Toronto Lawyers Association supports proposed expansion of mandatory mediation and one-judge model

TLA generally approves of using mandatory mediation at relatively early stage in the litigation

Toronto Lawyers Association supports proposed expansion of mandatory mediation and one-judge model

The Toronto Lawyers Association has said that it approves of the potential expansion of the Mandatory Mediation Program and of the one-judge model throughout Ontario.

“Where matters have been (or will be) mediated pursuant to s. 258.6 of the Insurance Act, we believe those matters should be exempt from mandatory mediation under Rule 24.1,” wrote Brett Harrison, president of the TLA, in a letter addressing the Ministry of the Attorney General’s proposed reforms to the provincial civil justice system. “We believe that the remainder of the current exemptions to Rule 24.1 (as set out in Rules 24.1.04 (2) and (2.1)) should be maintained.”

The TLA indicated its support for the use of mandatory mediation at a relatively early stage in the litigation process, once the parties have acquired sufficient information and are prepared to negotiate and to compromise. Mandatory mediation may assist in the early resolution of certain types of civil disputes, such as when the case is not document-intensive or when there is no significant factual dispute, the TLA said. However, in other cases, mediation at an early stage is not appropriate, such as when there is a need for evidence to be disclosed or for damages to crystallize, the TLA said.

The TLA disapproved of the idea of requiring mediation before filing an action with the court because doing so may prevent a party from initiating a case before the expiration of the limitation period, may prevent parties from obtaining sufficient documentary disclosure before mediation, may act as a financial and procedural obstacle to access to justice and may result in forestalled litigation. Moreover, mandatory mediation would not fit well with proceedings involving Mareva injunctions, Anton Pillar orders or issues of whether Ontario has jurisdiction over the action, the TLA said.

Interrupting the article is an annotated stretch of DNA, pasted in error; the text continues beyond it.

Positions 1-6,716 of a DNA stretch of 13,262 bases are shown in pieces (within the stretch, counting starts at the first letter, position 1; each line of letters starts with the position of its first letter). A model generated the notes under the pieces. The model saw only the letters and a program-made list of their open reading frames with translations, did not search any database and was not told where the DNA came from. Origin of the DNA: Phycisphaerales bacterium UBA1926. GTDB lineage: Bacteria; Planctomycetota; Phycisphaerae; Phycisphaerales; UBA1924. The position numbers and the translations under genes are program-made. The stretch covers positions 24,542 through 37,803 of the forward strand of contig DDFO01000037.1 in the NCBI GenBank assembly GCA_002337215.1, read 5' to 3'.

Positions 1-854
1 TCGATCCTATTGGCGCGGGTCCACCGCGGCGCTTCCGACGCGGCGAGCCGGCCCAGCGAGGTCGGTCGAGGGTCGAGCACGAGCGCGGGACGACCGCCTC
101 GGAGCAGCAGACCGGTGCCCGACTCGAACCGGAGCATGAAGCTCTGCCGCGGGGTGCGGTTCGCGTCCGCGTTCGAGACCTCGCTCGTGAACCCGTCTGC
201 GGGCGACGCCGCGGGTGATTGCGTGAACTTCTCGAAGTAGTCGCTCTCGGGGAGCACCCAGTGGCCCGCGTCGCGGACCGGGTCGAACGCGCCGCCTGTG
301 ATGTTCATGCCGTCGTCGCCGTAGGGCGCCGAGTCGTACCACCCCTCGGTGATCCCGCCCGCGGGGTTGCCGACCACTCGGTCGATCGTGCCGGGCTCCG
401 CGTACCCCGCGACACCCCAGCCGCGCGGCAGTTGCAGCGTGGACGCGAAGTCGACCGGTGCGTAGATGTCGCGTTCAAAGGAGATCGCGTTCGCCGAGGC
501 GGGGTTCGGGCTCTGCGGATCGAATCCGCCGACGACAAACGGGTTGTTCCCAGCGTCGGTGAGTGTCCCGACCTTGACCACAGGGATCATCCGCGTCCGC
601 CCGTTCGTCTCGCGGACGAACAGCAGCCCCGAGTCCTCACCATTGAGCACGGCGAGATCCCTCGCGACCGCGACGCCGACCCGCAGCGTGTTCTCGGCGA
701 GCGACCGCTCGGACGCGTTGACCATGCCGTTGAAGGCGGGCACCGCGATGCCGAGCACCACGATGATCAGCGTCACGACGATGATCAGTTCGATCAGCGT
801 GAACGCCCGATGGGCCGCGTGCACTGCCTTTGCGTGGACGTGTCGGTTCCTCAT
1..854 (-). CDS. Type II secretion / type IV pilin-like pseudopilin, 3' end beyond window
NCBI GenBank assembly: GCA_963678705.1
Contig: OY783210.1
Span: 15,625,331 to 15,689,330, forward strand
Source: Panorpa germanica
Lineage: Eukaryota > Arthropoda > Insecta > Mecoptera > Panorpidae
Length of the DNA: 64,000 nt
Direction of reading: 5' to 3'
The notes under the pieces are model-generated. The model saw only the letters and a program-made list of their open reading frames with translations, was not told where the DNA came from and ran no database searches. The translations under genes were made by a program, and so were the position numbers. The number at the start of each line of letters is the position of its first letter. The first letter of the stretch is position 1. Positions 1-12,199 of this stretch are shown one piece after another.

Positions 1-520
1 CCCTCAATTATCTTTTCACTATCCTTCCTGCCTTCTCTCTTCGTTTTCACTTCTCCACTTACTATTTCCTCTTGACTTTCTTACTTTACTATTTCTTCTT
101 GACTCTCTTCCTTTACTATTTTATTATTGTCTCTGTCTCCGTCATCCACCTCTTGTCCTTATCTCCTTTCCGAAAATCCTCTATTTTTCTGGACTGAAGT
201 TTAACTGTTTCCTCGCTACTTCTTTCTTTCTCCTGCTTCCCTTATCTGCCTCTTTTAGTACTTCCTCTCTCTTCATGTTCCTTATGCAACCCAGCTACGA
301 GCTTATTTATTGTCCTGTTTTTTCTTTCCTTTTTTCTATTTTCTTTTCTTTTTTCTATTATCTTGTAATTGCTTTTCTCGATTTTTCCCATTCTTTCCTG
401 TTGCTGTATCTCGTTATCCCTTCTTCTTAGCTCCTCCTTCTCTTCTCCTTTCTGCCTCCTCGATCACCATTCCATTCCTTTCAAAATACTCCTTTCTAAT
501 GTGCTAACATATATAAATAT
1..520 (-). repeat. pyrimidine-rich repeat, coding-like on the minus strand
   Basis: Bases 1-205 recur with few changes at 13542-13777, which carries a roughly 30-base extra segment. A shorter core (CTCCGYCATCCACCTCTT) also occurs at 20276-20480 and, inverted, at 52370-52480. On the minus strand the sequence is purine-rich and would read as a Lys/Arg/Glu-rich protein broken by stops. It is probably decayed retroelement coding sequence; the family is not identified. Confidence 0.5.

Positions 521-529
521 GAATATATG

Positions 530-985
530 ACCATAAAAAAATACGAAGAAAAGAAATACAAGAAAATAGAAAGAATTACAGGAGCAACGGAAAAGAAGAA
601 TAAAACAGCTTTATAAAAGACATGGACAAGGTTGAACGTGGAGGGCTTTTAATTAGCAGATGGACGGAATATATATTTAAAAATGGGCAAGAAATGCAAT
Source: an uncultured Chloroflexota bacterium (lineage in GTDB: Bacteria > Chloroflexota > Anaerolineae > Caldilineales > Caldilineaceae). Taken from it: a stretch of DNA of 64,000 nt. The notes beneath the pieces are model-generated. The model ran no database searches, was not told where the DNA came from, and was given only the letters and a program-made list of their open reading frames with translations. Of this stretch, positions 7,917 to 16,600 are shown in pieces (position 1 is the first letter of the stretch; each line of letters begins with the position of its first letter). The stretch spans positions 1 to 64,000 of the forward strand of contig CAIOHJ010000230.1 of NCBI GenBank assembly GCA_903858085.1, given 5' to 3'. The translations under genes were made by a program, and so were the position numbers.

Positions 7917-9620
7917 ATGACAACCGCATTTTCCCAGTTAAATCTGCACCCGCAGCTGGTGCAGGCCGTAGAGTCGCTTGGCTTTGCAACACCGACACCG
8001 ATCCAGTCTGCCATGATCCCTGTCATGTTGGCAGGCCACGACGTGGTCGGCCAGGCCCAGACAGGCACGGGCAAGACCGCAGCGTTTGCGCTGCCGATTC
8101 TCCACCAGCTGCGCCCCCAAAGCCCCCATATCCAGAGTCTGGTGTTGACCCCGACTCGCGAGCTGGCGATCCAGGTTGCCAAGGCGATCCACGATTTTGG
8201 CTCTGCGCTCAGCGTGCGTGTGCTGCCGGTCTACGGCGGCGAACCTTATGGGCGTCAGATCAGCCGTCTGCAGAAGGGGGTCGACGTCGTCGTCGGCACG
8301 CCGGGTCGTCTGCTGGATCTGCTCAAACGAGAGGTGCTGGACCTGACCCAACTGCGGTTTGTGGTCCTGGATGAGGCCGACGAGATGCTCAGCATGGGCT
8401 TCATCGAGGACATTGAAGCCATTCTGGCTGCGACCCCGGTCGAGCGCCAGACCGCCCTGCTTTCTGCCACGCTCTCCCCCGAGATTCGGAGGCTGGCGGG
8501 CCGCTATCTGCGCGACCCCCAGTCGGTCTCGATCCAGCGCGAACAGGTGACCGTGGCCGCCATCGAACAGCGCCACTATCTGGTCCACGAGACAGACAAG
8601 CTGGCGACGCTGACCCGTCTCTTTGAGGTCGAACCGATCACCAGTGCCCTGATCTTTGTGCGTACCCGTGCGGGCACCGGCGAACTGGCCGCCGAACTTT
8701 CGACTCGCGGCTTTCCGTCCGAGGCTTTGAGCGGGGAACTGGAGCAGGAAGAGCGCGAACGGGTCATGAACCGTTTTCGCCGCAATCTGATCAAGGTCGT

The TLA recommended maintaining the requirement for each party to pay an equal share of the mediator’s fees, which it called fair.

The TLA also supported the proposed expansion of the one-judge model, which it said would boost efficiency and would discourage interlocutory sparring. The TLA opined that the court may apply this model to all civil proceedings, and that the consent of the parties to the application of this model should not be necessary.

The TLA, however, suggested exempting parties from the one-judge model if they have chosen to participate in mediation at a very early stage. If the parties do not reach a settlement, then the subsequent proceedings in court will utilize the one-judge model, the TLA said.

The TLA said that, while, for most proceedings, a single judge can adjudicate all aspects of the proceedings from beginning to end, the involvement of another judge may be appropriate in certain situations, like if there is an allegation of bias against a certain judge or if the appellate court has directed that a particular issue should be retried by another judge. Moreover, a separate judge should hear the pre-trial stage, the TLA said.

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